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Wednesday, March 01, 2006


When at first you don't succeed, rig the vote. That's at least what the Russians decided to do when an ecological commission initially voted down the environmental feasability of the propsed East Siberia-Pacific Ocean pipeline. The proposed path of the pipeline would run within 800 meters of Lake Baikal, a protected area holding a full 2o% of the world's unfrozen fresh water. The story from Russia CIS & Energy Newswire reported it thus:

Most of the experts in a state ecological commission signed a positive conclusion on a feasibility study for the first phase of the Eastern Siberia-Pacific Ocean pipeline at a meeting on February 28, Gennady Chegasov, chairman of a commission working group, told Interfax.

At the same time, Chegasov said that he considers "this decision to be illegal."

"After reaching a negative conclusion, the expert commission was increased by 24 people to 89 people. I do not remember any precedent for this. Yesterday there was a meeting of the expert commission at which permission to speak was given only to eight newly added members, and they were, of course, biased. There was no discussion, they said to sign immediately," Chegasov said.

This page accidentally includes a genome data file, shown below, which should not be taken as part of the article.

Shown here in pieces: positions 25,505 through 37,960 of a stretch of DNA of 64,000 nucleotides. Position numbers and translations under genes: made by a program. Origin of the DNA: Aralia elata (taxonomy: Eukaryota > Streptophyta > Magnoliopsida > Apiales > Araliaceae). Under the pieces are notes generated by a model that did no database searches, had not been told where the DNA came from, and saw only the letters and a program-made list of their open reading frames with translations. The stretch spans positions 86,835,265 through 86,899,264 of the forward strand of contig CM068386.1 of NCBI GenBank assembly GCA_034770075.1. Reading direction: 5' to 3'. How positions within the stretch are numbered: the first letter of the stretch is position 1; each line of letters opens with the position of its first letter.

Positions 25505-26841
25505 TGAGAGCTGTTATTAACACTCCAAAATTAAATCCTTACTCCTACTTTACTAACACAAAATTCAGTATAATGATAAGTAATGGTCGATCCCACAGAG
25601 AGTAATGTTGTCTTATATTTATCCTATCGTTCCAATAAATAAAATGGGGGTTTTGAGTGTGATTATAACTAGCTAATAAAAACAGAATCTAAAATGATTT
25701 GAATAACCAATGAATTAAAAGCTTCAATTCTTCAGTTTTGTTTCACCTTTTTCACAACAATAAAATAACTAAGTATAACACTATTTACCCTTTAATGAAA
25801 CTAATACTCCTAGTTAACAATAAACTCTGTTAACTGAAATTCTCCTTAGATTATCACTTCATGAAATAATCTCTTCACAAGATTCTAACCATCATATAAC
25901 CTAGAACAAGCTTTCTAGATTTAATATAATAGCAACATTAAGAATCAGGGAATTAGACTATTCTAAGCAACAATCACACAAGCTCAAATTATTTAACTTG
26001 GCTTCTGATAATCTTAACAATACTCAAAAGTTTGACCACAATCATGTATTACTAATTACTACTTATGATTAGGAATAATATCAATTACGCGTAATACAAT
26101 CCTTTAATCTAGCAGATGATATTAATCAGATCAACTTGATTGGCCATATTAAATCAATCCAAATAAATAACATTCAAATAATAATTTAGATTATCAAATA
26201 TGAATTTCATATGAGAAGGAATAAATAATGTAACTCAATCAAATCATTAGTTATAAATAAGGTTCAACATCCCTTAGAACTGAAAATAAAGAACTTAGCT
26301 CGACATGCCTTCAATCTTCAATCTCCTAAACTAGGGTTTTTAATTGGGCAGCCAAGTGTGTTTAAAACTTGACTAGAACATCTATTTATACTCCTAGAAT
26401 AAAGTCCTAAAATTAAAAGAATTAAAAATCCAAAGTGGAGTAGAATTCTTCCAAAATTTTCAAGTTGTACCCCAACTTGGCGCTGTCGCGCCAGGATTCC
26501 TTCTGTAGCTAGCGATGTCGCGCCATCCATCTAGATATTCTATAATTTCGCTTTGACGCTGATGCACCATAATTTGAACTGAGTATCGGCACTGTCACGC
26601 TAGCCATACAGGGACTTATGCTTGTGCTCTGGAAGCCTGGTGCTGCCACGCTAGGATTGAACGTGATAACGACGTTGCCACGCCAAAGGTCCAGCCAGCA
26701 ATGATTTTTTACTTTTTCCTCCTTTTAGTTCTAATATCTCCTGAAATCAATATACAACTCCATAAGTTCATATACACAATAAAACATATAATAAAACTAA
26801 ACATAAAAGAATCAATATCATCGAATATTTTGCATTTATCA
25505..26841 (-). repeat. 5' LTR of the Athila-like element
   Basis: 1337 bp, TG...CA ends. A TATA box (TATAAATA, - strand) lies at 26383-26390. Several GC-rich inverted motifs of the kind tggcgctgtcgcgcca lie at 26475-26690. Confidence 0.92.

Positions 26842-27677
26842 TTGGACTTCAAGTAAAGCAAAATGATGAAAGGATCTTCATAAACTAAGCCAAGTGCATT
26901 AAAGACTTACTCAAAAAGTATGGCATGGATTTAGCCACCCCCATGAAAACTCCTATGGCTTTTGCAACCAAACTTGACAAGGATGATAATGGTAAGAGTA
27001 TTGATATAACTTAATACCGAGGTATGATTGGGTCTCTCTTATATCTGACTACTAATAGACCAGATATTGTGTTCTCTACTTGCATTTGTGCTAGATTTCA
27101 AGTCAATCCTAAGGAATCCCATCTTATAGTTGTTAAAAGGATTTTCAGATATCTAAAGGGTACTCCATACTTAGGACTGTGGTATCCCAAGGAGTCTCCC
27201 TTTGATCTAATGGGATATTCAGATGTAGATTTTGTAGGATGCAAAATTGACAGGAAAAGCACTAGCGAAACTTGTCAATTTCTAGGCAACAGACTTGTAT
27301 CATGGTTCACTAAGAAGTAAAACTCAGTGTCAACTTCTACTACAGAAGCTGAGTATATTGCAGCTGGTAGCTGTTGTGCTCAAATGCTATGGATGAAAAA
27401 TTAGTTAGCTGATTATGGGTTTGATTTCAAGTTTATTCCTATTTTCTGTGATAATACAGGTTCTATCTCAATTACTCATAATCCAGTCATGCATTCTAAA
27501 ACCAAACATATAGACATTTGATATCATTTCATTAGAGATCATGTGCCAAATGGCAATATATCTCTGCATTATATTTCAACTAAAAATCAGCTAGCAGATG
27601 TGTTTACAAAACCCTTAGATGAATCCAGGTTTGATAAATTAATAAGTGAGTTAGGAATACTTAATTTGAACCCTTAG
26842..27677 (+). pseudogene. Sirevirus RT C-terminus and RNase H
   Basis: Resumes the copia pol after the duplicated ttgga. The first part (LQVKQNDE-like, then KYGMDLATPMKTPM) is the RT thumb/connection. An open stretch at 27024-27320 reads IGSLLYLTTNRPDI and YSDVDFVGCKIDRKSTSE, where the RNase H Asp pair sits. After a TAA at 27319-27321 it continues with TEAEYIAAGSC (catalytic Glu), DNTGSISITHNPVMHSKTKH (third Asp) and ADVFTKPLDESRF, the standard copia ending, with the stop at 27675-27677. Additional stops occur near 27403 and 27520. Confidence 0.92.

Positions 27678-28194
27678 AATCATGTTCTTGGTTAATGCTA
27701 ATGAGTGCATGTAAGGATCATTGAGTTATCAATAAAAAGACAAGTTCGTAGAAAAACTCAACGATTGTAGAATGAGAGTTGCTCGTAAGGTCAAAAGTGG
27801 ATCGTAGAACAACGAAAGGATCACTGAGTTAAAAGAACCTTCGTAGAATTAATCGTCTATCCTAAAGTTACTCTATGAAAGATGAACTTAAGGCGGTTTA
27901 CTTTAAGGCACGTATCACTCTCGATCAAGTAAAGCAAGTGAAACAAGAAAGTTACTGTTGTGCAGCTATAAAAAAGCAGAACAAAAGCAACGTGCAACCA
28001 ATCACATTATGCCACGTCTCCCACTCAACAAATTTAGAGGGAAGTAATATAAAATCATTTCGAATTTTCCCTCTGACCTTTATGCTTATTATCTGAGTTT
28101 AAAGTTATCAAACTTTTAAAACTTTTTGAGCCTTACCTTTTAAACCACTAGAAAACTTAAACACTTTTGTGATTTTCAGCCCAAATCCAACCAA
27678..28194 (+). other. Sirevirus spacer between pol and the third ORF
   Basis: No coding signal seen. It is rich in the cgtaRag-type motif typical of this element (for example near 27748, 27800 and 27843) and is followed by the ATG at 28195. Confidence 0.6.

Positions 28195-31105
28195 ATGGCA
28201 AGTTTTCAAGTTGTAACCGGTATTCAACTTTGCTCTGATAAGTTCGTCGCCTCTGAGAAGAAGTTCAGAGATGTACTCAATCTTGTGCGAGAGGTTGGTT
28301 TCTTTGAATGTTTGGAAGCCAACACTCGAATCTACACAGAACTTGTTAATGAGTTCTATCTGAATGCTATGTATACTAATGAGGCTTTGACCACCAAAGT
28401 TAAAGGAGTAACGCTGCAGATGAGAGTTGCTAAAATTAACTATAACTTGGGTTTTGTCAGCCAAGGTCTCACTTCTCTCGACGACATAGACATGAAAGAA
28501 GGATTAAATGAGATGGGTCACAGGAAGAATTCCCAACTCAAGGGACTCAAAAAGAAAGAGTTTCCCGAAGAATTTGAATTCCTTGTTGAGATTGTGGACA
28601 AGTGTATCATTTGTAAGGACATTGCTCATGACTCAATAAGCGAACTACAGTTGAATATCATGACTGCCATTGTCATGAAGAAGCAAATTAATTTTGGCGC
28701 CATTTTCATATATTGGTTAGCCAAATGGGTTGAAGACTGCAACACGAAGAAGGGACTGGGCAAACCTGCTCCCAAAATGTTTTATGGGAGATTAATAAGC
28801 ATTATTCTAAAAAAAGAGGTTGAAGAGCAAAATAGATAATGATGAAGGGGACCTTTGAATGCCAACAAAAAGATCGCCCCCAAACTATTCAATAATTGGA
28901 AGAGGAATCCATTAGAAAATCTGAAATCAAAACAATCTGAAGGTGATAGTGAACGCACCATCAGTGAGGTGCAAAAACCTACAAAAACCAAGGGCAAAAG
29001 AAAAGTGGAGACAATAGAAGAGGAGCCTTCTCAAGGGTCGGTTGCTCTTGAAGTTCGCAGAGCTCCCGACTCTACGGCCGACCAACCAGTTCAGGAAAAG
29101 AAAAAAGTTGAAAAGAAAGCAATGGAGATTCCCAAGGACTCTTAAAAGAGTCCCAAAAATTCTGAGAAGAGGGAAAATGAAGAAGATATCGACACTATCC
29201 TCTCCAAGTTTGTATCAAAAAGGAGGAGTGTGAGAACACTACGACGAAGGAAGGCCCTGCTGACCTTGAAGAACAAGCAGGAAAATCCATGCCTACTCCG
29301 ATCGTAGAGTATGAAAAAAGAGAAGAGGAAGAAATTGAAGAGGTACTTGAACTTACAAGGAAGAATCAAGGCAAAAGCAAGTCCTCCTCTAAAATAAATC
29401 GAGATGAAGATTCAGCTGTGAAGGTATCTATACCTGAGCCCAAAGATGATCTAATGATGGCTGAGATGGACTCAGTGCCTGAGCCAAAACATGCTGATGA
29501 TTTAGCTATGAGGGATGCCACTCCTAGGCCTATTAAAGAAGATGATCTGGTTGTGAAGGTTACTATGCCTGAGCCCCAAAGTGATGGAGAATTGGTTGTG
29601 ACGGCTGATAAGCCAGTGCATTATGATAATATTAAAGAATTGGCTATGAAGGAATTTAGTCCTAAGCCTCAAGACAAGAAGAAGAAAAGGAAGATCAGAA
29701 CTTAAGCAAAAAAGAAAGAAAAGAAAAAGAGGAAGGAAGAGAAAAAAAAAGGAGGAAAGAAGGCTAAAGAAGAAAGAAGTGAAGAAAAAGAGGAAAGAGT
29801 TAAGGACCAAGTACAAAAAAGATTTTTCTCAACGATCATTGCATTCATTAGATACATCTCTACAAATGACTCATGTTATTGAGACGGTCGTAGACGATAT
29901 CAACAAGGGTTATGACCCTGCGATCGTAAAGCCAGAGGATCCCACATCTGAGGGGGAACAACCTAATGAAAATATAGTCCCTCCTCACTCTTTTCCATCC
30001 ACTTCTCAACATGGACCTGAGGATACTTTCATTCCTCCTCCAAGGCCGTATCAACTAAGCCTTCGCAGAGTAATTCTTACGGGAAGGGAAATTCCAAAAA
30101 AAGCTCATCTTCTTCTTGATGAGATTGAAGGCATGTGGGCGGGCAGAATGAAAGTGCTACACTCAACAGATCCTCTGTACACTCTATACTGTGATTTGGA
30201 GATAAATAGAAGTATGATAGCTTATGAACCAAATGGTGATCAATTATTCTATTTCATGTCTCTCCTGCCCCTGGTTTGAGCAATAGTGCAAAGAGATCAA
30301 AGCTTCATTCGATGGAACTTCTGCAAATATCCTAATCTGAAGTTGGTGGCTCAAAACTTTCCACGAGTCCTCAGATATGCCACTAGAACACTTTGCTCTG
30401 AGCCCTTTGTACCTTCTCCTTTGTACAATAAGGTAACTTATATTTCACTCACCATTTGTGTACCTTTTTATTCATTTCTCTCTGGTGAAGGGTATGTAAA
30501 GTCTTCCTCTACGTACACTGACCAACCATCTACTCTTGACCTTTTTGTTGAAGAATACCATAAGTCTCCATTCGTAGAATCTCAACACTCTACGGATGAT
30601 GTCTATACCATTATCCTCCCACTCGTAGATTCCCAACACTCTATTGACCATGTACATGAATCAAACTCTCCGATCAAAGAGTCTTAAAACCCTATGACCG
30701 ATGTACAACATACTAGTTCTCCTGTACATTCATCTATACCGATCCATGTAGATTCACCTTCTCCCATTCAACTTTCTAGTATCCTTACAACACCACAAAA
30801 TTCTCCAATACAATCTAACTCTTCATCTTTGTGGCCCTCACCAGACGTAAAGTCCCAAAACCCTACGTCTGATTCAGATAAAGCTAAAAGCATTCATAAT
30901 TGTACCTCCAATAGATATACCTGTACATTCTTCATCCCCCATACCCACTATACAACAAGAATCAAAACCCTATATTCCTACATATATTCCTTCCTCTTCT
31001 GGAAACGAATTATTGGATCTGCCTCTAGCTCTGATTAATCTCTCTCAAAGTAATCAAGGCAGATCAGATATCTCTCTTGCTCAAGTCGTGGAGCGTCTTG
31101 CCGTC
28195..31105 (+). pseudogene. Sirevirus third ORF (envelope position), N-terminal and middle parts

He said that 24 experts were categorically against the feasibility study for the construction of the Eastern Siberia-Pacific Ocean pipeline.

Among the experts that signed the positive conclusion there are no ecologists, they are all engineers. There was not one seismic expert," he said.

Environmentalists fear that an earthquake could rupture the pipeline sending oil spilling into the lake.

The first stage of the project would build a 2,400-km oil pipeline from Taishet, about 400 miles west of the lake and not far from the central Siberan oil region, to Skovorodino about half way to the Pacific. Oil would then be transferred to rail for the rest of the trip east.

The second phase of the project would kick in as soon as Eastern Siberian oil fields are developed, and involves building the pipeline section from Skovorodino to Perevoznaya Bay. The Russians plan to supply the oil to Japan and possibly to China via a pipeline extension south.


At 8:16 AM, Blogger David Amulet said...

Wouldn't that be something -- the world's largest source of fresh water beocming the world's largest source of spilled oil.

-- david


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